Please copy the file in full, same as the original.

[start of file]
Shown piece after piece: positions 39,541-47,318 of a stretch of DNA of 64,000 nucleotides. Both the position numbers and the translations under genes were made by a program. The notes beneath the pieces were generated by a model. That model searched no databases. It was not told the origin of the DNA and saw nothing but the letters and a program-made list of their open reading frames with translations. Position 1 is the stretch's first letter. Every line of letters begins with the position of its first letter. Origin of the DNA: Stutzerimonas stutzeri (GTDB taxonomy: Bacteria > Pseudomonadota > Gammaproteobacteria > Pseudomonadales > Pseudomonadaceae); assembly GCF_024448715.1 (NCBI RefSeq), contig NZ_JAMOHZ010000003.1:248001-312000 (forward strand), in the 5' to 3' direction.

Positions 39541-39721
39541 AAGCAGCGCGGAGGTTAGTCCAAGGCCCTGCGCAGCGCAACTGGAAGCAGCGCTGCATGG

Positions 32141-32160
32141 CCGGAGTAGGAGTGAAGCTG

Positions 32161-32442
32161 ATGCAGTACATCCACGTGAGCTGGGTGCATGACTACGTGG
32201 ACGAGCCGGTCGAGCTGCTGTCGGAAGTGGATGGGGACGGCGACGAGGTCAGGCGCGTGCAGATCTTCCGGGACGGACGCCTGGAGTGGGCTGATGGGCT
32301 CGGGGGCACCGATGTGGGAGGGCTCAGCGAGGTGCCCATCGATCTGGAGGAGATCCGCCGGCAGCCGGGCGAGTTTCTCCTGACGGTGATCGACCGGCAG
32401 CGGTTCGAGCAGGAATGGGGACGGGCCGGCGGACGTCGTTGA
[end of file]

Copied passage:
Shown piece after piece: positions 39,541-47,318 of a stretch of DNA of 64,000 nucleotides. Both the position numbers and the translations under genes were made by a program. The notes beneath the pieces were generated by a model. That model searched no databases. It was not told the origin of the DNA and saw nothing but the letters and a program-made list of their open reading frames with translations. Position 1 is the stretch's first letter. Every line of letters begins with the position of its first letter. Origin of the DNA: Stutzerimonas stutzeri (GTDB taxonomy: Bacteria > Pseudomonadota > Gammaproteobacteria > Pseudomonadales > Pseudomonadaceae); assembly GCF_024448715.1 (NCBI RefSeq), contig NZ_JAMOHZ010000003.1:248001-312000 (forward strand), in the 5' to 3' direction.

Positions 39541-39721
39541 AAGCAGCGCGGAGGTTAGTCCAAGGCCCTGCGCAGCGCAACTGGAAGCAGCGCTGCATGG

Positions 32141-32160
32141 CCGGAGTAGGAGTGAAGCTG

Positions 32161-32442
32161 ATGCAGTACATCCACGTGAGCTGGGTGCATGACTACGTGG
32201 ACGAGCCGGTCGAGCTGCTGTCGGAAGTGGATGGGGACGGCGACGAGGTCAGGCGCGTGCAGATCTTCCGGGACGGACGCCTGGAGTGGGCTGATGGGCT
32301 CGGGGGCACCGATGTGGGAGGGCTCAGCGAGGTGCCCATCGATCTGGAGGAGATCCGCCGGCAGCCGGGCGAGTTTCTCCTGACGGTGATCGACCGGCAG
32401 CGGTTCGAGCAGGAATGGGGACGGGCCGGCGGACGTCGTTGA